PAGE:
What Happened in November?
After two consecutive months of “all red” grids, markets returned to the performance displayed in August when increasing values dominated and gold was the only indicator that lost value.
During November, North American and global equity indices surged ahead by 10 to 12 percent. Allowing the TSX to end the month with both its Year-to-Date and Year-over-Year back in positive territory, the first time it has been achieved since late February. The Dow bested the NASDAQ in monthly returns, which has not occurred since September 2019. This indicates a positive relativity for major U.S. corporates compared to technology stocks, especially when the Dow’s slight November “win” is held in context of the Dow and NASDAQ’s Year-to-Date performance of 3.86% and 35.96%, respectively.
This improving market performance for equities occurred during the backdrop of the U.S. elections of November 3rd and the advance of the pandemic.
- As predicted, the outcome of the presidential election was delayed. The result hinged on the counts and recounts in Wisconsin, Pennsylvania, Michigan, Arizona and Nevada.
- Also, as predicted, Donald Trump promoted his own legal challenges by questioning absentee, advance and mail-in voting procedures in several states. A sitting President, who is seeking re-election, contesting the results created fear for many that turmoil, political unrest and violence would result. Thankfully the unfounded allegations have been dismissed in courts across the U.S. and it appears that a peaceful, smooth and delayed transition has finally commenced. For markets, especially equities in the U.S., this turmoil followed by increasing calm, albeit slow to arrive and small in stature, has given markets a boost.
- Infections, hospitalizations and deaths continue to rise globally, particularly in the United States where daily rates are approaching and surpassing the peaks of late spring and summer.
- AstraZeneca provided positive vaccine development news to counter disease spread, adding to announcements by other vaccine makers. Earlier in the month Moderna announced that their coronavirus vaccine, which utilizes a similar RNA-based process as Pfizer, was equally effective at a 95% level of efficacy. The success of the first two companies who are using similar technologies lends credence to each other’s efficacy claims. The results from dozens of additional vaccine efforts have not been shared and their success could further support this early progress.
- Unfortunately, the vaccines are not available immediately. At this point in their development, both the Moderna and Pfizer solutions require extreme refrigeration and two separate doses to be safe and effective. The logistics surrounding the production, shipping, delivery, storage and administration of the vaccine is daunting. https://www.theglobeandmail.com/investing/markets/inside-the-market/market-news/article-premarket-global-stocks-head-for-record-high-on-recovery-vaccine/ https://www.nytimes.com/2020/11/18/health/pfizer-covid-vaccine.htmlhttps://www.theglobeandmail.com/investing/markets/inside-the-market/market-news/article-premarket-world-stocks-catch-breath-after-vaccine-euphoria/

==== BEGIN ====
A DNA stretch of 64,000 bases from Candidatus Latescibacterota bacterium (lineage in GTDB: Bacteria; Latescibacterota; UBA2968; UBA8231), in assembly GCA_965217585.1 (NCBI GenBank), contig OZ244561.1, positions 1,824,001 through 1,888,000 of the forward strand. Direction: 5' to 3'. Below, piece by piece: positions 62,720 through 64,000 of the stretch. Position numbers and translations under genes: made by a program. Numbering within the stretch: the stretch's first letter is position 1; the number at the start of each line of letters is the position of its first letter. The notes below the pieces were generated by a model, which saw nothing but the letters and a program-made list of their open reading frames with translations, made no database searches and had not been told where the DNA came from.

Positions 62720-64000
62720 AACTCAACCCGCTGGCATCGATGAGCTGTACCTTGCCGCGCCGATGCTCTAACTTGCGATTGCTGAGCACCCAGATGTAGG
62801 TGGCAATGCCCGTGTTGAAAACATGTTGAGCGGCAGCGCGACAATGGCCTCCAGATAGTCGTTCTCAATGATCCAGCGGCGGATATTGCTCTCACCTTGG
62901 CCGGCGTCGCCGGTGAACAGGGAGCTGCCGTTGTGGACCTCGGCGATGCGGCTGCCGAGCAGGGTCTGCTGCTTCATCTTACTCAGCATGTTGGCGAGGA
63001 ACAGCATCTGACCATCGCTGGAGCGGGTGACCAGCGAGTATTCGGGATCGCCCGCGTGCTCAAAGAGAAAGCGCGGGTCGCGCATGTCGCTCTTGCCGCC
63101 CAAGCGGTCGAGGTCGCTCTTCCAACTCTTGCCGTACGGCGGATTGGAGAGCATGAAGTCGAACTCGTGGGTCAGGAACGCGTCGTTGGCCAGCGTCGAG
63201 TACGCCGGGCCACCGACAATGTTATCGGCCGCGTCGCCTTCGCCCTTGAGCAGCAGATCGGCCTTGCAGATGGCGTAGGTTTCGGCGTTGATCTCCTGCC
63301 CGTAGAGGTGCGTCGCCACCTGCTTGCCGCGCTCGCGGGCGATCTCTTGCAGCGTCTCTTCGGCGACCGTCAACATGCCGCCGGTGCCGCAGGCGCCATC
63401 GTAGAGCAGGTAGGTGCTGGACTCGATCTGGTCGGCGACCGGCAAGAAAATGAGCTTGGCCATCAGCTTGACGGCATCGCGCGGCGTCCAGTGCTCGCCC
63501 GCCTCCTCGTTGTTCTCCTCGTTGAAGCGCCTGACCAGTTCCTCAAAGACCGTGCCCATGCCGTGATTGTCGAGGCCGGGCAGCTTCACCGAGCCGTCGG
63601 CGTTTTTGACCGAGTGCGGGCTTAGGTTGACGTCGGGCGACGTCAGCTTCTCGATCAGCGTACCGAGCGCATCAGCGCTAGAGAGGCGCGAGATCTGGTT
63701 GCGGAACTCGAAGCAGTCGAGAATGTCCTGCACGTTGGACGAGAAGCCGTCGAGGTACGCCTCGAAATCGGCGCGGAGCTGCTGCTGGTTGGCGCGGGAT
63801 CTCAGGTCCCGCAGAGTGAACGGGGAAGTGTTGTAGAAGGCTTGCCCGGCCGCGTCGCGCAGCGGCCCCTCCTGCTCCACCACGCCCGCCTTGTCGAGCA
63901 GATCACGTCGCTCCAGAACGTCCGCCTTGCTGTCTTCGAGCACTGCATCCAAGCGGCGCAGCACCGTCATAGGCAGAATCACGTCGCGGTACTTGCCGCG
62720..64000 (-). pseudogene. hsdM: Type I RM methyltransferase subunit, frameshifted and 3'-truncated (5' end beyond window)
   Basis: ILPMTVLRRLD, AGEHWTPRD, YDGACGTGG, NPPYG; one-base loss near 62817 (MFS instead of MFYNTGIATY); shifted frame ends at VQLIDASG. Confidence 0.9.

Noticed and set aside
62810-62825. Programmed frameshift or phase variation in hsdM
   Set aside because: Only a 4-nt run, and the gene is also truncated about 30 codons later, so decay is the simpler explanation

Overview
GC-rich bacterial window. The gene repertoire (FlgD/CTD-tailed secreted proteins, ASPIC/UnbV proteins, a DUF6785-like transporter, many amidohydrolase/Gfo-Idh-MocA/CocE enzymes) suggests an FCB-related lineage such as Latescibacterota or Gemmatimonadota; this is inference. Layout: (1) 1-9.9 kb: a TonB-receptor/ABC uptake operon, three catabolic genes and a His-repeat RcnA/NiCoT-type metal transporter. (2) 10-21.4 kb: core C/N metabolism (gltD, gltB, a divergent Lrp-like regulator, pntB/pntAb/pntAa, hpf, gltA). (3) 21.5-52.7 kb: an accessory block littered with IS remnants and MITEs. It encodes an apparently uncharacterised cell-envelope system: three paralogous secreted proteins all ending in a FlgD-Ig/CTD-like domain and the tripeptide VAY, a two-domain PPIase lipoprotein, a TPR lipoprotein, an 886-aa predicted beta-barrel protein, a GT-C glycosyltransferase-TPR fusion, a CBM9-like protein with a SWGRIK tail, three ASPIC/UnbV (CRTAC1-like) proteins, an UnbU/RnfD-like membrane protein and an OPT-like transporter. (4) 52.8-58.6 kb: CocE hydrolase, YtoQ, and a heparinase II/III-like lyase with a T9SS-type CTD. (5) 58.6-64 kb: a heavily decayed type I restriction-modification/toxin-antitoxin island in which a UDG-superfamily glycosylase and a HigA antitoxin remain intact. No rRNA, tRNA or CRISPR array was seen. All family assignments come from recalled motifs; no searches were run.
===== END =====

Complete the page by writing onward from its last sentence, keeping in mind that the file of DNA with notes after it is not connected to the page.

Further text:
- Canada is facing similarly dire pandemic statistics as the U.S. In addition to the public health measures, new federal financial support for individuals and commercial tenants has been announced. Click here to see the latest details of Canada’s Covid-19 Economic Response Plan: https://www.canada.ca/en/department-finance/economic-response-plan.html#industry
- Provincial governments and local health authorities are responding to pandemic failings with renewed restrictions which will slow, if not reverse economic progress that had been achieved, but will provide additional health protections. The latest details are compiled here: https://www.theglobeandmail.com/canada/article-coronavirus-rules-by-province-physical-distancing-open-closed/
- Measures have been renewed, and in some provinces and cities they have been strengthened. It is necessary to remain informed and current for your province, region and city, and in your destination for domestic travel. A summary of the latest measures can be found at: https://www.theglobeandmail.com/canada/article-coronavirus-rules-by-province-physical-distancing-open-closed/
What’s Ahead for December and Beyond?
On Monday, November 30th Finance Minister, Chrystia Freeland, provided an economic update. Additional stimulus of $70-100 Billion has been planned once the pandemic is under control and is expected to continue for the next three Federal fiscal years. Details will be released in the 2021 Federal Budget in late February or March. The projected budget deficit for this year has been updated to $381 Billion, $121 Billion for 2021/22 and $50 Billion for 2022/23. The stimulus package, when presented inside the next Federal budget, will make it a confidence vote, which could end the current Liberal minority government’s rule and cause a spring election. Video of the announcement from CBC is found at: https://www.cbc.ca/player/play/1825866819963
The public health success against Covid-19 domestically and internationally will continue to affect financial markets as we conclude 2020. In the next several weeks expect updates and confirmations to key tax filing dates, government payment amounts and RRIF withdrawals for 2021.